If you know someone who grew up in 1910-1930s in the St. James/Post Military Cemetery area or the Washington School and ‘S’ Street area, please ask them if they remember an African American woman named Stella Robinson or “Old Robbi” as the children affectionately called her. I would very much like to learn more about her. Stella worked as a seamstress/laundress as well as midwife to many of the neighborhood women.
Here is a list of sources I have for Stella:
Name: Estella Idalie (Williams) Robinson - aka: Stella or Old Robbi
Born: approximately Aug 1869 in Denver Colorado
Parents: Milo Williams and Elizabeth
1870 census - Denver, Arapahoe, Colorado Territory – name: Ella Williams
1880 census - Denver, Arapahoe, Colorado – name: Ella Williams
1900 census - Wardner 1-2, Osburn, Shoshone, Idaho – name: Sada Robinson - widowed - mother of 2, 1 child living.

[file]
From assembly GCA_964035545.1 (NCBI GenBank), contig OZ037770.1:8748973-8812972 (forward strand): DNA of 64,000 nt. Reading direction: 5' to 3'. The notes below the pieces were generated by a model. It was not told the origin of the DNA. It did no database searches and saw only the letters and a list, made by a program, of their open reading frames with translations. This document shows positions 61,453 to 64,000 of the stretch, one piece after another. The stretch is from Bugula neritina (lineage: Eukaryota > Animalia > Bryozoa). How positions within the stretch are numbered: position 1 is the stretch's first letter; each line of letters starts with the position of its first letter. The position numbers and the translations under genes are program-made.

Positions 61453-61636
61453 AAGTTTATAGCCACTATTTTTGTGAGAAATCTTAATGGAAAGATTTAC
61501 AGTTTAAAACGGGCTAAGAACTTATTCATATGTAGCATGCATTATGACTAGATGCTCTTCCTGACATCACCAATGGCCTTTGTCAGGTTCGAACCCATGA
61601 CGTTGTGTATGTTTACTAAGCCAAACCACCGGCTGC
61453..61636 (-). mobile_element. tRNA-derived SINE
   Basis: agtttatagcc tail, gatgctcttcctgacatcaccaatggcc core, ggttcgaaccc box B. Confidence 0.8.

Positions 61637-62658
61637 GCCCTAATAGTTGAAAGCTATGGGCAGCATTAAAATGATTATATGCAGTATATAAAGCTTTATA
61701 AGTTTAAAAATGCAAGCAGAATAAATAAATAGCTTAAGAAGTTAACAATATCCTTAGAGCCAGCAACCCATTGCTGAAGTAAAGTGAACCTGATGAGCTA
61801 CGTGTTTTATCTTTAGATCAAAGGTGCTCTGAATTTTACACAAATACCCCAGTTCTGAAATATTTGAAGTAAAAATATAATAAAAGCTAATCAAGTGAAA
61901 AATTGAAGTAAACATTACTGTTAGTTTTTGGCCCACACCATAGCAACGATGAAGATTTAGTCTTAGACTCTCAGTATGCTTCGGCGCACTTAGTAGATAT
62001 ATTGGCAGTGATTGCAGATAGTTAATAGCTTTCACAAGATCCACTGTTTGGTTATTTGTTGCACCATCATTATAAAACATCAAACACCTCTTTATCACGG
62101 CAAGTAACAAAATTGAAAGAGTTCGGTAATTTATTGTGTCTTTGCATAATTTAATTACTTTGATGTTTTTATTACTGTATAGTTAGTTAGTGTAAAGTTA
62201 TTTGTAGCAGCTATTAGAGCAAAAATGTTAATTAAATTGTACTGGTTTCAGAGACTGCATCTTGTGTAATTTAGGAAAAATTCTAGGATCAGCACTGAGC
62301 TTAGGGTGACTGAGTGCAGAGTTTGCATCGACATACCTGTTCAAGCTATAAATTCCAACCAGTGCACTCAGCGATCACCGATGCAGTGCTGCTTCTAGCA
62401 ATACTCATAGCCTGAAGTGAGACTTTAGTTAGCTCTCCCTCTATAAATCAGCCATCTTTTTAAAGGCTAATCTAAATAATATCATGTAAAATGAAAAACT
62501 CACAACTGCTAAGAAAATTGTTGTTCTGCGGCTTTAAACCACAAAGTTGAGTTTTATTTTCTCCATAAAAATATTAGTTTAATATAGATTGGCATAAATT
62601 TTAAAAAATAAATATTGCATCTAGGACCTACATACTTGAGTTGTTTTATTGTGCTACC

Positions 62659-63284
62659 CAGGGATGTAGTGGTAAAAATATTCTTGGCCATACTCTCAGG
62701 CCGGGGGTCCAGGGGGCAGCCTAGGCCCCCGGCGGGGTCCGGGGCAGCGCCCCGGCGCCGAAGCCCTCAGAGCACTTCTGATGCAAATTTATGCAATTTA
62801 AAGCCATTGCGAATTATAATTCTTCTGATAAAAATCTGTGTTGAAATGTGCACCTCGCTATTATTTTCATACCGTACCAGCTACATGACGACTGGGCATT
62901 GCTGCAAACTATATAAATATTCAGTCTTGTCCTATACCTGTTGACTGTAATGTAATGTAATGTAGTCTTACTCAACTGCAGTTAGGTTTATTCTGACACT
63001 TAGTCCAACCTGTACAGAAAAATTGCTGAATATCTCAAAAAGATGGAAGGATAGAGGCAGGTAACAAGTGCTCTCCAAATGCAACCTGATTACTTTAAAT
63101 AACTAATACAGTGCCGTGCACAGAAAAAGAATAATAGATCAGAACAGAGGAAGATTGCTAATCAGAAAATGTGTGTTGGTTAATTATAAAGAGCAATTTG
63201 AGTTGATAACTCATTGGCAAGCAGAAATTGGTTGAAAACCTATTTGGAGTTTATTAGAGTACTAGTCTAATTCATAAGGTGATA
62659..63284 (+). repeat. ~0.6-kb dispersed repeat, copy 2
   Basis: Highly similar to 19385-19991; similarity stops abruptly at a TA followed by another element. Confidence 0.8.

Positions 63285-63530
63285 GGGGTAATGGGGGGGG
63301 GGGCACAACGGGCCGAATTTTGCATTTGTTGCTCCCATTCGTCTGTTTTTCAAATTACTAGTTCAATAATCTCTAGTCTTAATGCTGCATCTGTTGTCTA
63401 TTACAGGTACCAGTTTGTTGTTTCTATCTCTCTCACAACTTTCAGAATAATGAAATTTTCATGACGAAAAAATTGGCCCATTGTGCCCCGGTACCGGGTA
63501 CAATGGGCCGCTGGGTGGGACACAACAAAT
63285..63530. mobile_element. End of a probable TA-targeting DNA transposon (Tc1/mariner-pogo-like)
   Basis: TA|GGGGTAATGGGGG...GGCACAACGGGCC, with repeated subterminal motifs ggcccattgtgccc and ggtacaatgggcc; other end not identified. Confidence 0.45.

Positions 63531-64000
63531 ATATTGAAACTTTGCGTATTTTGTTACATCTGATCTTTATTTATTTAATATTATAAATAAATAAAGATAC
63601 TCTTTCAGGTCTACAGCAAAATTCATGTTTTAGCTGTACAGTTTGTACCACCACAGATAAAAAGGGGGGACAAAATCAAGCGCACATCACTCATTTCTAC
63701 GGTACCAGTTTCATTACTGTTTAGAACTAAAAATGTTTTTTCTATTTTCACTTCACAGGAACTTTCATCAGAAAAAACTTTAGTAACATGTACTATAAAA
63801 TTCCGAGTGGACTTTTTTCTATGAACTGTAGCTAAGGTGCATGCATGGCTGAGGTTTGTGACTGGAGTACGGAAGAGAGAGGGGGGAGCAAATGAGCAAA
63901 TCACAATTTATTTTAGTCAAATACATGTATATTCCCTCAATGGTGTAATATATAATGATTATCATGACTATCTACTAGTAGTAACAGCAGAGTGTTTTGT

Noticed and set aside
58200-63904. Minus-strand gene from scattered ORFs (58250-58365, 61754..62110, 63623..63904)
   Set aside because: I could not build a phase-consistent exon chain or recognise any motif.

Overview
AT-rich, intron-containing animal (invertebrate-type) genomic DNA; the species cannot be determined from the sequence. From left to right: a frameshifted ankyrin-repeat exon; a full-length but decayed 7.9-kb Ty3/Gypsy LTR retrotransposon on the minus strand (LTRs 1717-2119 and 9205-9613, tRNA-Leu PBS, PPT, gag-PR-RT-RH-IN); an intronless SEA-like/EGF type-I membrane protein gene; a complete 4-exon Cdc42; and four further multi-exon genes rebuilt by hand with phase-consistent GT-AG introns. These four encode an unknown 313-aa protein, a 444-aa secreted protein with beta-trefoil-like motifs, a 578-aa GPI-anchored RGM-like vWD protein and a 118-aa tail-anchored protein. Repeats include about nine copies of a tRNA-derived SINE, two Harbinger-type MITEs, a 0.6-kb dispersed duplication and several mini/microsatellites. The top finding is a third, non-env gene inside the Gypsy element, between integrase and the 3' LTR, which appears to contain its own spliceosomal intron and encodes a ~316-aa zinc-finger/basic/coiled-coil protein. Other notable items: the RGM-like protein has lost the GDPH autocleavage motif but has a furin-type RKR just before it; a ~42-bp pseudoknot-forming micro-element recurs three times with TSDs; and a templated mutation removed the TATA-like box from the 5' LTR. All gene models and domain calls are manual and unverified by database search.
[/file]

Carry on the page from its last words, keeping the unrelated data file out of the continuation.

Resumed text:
1910 census - Vancouver Ward 3, Clark, Washington - name: Idelie S Robinson - widowed - mother of 3, 0 living.
1920 census - Vancouver, Clark, Washington – name: Stella Robinson –Widowed
1930 census - Vancouver, Clark, Washington – name: Stella Robinson –Widowed
1931 Vancouver, Washington City Directory as “Robinson Estella (wid E F) h 2701 L”
1934 Vancouver, Washington City Directory listed as “Estella Robinson (Wid. James) 2701 L St.”
There were no listings for Estella, Estelle, or Stella Robinson in the 1938, 1940, or 1950 Vancouver City Directories.
1940 census - Vancouver, WA - I went page by page and didn’t find her listed.
My best guess is that she died in Vancouver WA or Portland OR but we can’t find a death record. Were the deaths of African Americans recorded differently or not at all in the early 1900s in Vancouver? If she didn't have any family to claim her body, where would she have been buried?
Please contact me privately if you have further information.